Nonprofits are always in need of donations. Whether they’re working to alleviate healthcare needs like the American Red Cross or bringing young children together like the Girl Scouts of America, nonprofits need a regular influx of cash in order to operate. But what if they didn’t have to rely on cash?
The next generation of nonprofits might run on crypto and operate in Web 3—and that future isn’t too far off. Alicia Cepeda Maule and Steven Aguiar have worked with nonprofits throughout their careers, learning about key organizational needs such as fundraising, digital and brand awareness, and community building. They recognized technology’s potential—and especially the potential of Web 3—to address those needs and founded a crypto fundraising platform called givepact.
Their goal is simple: to increase social impact in Web 3 by bringing nonprofits into the Web 3 world and connecting them directly to donors. Currently, they have more than forty nonprofits on the waitlist for the givepact platform, which will launch in fall 2022.
The givepact cofounders expect the platform to have an impact on several different aspects of charitable giving and nonprofit operations. “These assets can live on decentralized networks without any middlemen,” Aguiar explains. “That creates a whole new set of business models that can be very powerful where the builders and users accrue all the value.”
In the givepact model, 20 percent of transaction fees go to a decentralized autonomous organization (DAO) treasury managed by donors and nonprofits. This kind of treasury can be activated during emergencies or climate disasters.
Maule and Aguiar believe that crypto-based platforms like givepact will help nonprofits reach more donors—and different types of donors. In 2021, crypto donations to nonprofits came in at more than $300 million dollars, a huge increase from the $28 million in donations that were received in 2020. Even more astounding is the fact that people who make a crypto donation typically contribute eighty-two times what the average donor contributes in cash.
And yet, more than 1.5 million nonprofits registered in the United States are not set up to accept cryptocurrency.
Enter givepact. The platform will not only allow nonprofits to accept crypto donations but is also designed to reflect and target the kinds of social causes crypto donors care about most.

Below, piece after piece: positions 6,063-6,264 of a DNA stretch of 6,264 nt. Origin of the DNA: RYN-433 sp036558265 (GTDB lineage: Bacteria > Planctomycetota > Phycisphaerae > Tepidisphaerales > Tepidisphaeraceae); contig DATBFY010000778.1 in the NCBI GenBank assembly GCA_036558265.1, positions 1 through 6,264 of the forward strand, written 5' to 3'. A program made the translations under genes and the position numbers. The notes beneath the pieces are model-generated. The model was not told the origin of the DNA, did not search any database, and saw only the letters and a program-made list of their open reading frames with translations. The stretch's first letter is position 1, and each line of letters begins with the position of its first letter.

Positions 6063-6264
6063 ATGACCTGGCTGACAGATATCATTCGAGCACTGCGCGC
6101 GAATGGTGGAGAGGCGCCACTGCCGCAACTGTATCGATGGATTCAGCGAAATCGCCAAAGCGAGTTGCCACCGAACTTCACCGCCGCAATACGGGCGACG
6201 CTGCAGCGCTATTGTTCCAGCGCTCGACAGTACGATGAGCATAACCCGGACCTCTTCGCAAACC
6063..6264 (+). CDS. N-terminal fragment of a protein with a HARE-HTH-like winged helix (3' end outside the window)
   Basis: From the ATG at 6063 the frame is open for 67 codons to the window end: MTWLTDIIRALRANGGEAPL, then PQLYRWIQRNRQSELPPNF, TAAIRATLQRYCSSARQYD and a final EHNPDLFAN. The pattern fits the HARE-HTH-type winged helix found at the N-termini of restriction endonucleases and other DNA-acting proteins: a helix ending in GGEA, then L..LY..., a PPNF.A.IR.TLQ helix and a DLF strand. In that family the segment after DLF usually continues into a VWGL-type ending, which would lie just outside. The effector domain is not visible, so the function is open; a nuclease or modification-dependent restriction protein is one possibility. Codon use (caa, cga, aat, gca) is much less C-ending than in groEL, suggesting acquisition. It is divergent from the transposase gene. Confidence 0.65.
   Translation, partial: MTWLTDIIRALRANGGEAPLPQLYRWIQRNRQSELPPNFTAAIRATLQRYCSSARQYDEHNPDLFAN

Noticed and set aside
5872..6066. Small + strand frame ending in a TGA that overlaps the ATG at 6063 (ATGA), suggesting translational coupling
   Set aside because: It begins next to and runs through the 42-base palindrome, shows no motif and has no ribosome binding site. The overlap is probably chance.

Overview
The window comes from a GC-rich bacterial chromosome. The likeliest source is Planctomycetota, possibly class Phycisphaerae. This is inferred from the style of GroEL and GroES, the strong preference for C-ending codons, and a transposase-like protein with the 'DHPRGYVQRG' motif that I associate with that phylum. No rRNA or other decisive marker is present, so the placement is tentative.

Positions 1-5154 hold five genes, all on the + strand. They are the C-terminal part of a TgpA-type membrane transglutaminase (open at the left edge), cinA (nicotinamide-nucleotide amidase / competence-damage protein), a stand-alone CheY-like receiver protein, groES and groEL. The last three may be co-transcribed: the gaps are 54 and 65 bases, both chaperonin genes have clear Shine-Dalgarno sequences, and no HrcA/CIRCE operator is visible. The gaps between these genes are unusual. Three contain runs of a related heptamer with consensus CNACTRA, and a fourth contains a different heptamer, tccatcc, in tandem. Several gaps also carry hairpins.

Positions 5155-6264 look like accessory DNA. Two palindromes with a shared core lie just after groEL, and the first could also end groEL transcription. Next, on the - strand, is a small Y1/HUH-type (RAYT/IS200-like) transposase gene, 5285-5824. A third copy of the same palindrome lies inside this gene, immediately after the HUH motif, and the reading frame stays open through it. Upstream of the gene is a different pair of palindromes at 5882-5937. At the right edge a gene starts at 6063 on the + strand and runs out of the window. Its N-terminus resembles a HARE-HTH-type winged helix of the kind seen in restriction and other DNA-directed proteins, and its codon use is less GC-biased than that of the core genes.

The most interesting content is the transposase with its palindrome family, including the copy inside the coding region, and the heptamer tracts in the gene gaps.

“They’re largely millennials,” Maule says of crypto donors. “They give not just for the tax incentives but for good. We’re committed to reproductive rights, environmental rights, education, immigration reform, and racial justice. We want this to be the progressive hub of all things social impact in Web 3.”
Maule and Aguiar began developing the platform during the pandemic as the popularity of and interest in Web 3 soared. Aguiar had begun investing in cryptocurrency back in 2017 and knew that decentralized finance had a lot of potential, but they needed to learn more about Web 3. So they dove in and started learning by doing.
Maule found a community—and the right counterparts for the givepact team—in Web3Familia, a nonprofit on a mission to onboard one million Latinos to Web 3. Both she and Aguiar went on to learn about impactful projects in the Web 3 space like New Story, a platform leveraging Web 3 technology to eliminate homelessness, and Friends With Benefits, a community of “cultural creators, thinkers, and builders.”
For Aguiar, who has a background in economics and marketing, Facebook’s decision to rebrand as Meta and shift to the metaverse was a major indicator that a greater transition to Web 3 was imminent. Meeting disruptors in the space via Discord and at events like NFT NYC confirmed for him that the movement had legs.
“It made me feel a lot more comfortable saying that Web 3 and crypto is where I want to go,” he recalls. “The future [of marketing] is to make the community a part of what you’re doing, and that’s what Web 3 is really enabling through technology like NFTs and tokens.”
For Maule, who spent more than six years leading the digital capabilities of the Innocence Project, a prominent nonprofit dedicated to criminal justice, digital was always the way of the future. The pandemic simply accelerated that work and increased technology’s ability to support and improve communities.
But the givepact founders have more than just a passion for technology in common. Their friendship dates back more than a decade to when they were both working as DJs at Brown University. That friendship soon gave way to a professional partnership, and for a mutual respect that has permeated both of their respective careers.
The two friends and cofounders are excited to see what the future holds for givepact—and for the many communities their work will impact.